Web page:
2. Open integration – HP continually hammered away at this point throughout their presentations. Everything they do, they want it to be open and standards based. This was their attempt to contrast themselves with Cisco, whom people constantly harp on for all of their proprietary protocols and technology. The problem with preaching the “standards” and “openness” mantra is that you better go to great lengths to ensure there isn’t a hint of anything proprietary in any of your hardware or software. For the most part, HP can make that claim. However, if you dig deep enough, you’ll find that HP has proprietary implementations of certain things. I don’t necessarily think it is that bad of a sin to have some proprietary element to your architecture. Key word being “some”. Juniper is doing it. Cisco, of course, does it. Brocade does it. They all pretty much do it in one form or another. I think you can reach a point to where you are so “standards” focused that you end up like the United Nations. It’s a great idea, but let’s face it. Nobody goes to the UN expecting them to do anything in an expedient and efficient manner.
I will say this about HP’s desire for open integration. They want to meet the needs of their customers in as many areas as reasonably possible. For example, in the realm of storage, HP can integrate with Fiber Channel, iSCSI, and FCoE. In short, they want to give you options.
3. Services approach – Basically, wherever you want to do business, HP will work with you. If you want everything on your local premises, they’ll help out. Outsourced environment? They can help with that too. Even if you are looking at cloud providers, HP can assist with that.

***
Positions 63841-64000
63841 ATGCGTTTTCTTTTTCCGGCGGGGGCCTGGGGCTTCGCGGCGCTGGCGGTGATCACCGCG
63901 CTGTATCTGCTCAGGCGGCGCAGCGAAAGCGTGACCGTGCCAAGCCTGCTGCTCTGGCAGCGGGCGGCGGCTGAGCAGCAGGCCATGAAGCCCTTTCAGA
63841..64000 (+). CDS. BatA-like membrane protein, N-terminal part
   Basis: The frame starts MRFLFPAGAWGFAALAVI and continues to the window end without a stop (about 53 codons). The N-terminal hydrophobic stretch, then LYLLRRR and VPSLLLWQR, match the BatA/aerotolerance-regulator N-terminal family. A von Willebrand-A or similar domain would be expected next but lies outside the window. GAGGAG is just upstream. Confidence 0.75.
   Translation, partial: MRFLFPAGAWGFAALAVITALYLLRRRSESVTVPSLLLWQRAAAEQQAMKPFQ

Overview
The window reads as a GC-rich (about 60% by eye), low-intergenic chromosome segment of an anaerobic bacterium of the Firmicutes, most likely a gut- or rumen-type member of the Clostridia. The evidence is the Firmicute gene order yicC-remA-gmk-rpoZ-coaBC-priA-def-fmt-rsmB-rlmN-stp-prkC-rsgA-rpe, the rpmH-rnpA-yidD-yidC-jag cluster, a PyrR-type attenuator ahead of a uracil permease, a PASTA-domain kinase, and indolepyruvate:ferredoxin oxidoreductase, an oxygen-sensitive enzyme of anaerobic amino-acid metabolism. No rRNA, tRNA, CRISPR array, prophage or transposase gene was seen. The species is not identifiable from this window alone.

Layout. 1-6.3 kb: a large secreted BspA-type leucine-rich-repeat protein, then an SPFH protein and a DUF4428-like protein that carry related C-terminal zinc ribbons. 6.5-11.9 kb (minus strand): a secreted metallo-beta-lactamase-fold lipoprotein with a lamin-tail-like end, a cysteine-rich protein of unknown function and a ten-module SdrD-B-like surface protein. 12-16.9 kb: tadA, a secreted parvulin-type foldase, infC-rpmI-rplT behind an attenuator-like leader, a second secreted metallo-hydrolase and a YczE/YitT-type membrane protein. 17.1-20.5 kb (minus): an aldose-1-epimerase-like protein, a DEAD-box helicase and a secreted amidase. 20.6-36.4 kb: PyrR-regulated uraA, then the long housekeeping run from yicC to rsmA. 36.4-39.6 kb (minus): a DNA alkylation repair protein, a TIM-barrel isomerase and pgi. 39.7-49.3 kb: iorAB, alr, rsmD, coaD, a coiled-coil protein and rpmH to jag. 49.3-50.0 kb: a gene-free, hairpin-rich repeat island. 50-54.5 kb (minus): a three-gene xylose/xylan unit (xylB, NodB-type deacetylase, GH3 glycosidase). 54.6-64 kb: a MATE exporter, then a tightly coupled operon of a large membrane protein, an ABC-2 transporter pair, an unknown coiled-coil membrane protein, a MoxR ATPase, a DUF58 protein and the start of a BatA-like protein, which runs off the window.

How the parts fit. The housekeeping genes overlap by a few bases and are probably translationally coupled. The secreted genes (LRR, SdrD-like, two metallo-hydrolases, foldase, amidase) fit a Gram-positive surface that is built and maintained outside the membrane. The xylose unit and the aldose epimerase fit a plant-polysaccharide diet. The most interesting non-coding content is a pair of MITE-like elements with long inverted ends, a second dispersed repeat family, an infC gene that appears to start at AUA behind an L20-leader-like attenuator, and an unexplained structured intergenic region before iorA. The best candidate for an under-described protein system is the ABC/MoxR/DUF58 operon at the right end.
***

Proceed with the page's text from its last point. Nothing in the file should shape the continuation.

During HP’s presentation, their head of marketing for networking, Jay Mellman, said some things that interested me greatly. Jay said the following, and I am paraphrasing:
“HP has to produce first class technology and HP will never get away with taking second hand infrastructure and slapping it together. Other business lines(server,storage) are counting on HP networking to produce a quality product or they’ll get the product elsewhere.”
Maybe I misunderstood, but the impression I got was that if the networking group produces slop, the other parts of the company won’t use it. In other words, it looks like they only eat their own dog food if it tastes good.
Jay had some more thoughts that he shared with us. He said that it is not about a gold plated network or 100% uptime anymore. As far as customers go, that’s a given. What it is about is the following:
“How do I deliver the right set of services to my customer at a given point in time with the right security at the right cost and then tomorrow morning flip it to a different set of services?”
HP wants to be number 1 in networking. They lead in every other one of their sectors like servers and laptops. They have the marketing know-how and a growing number of people out there who are getting tired of paying Cisco’s premium. The question is, do they have the right technology to pull it off? I’ll leave you with that question to ponder. My next post will focus less on the philosophical marketing stuff and more on the technology that HP is bringing to the table. Stay tuned……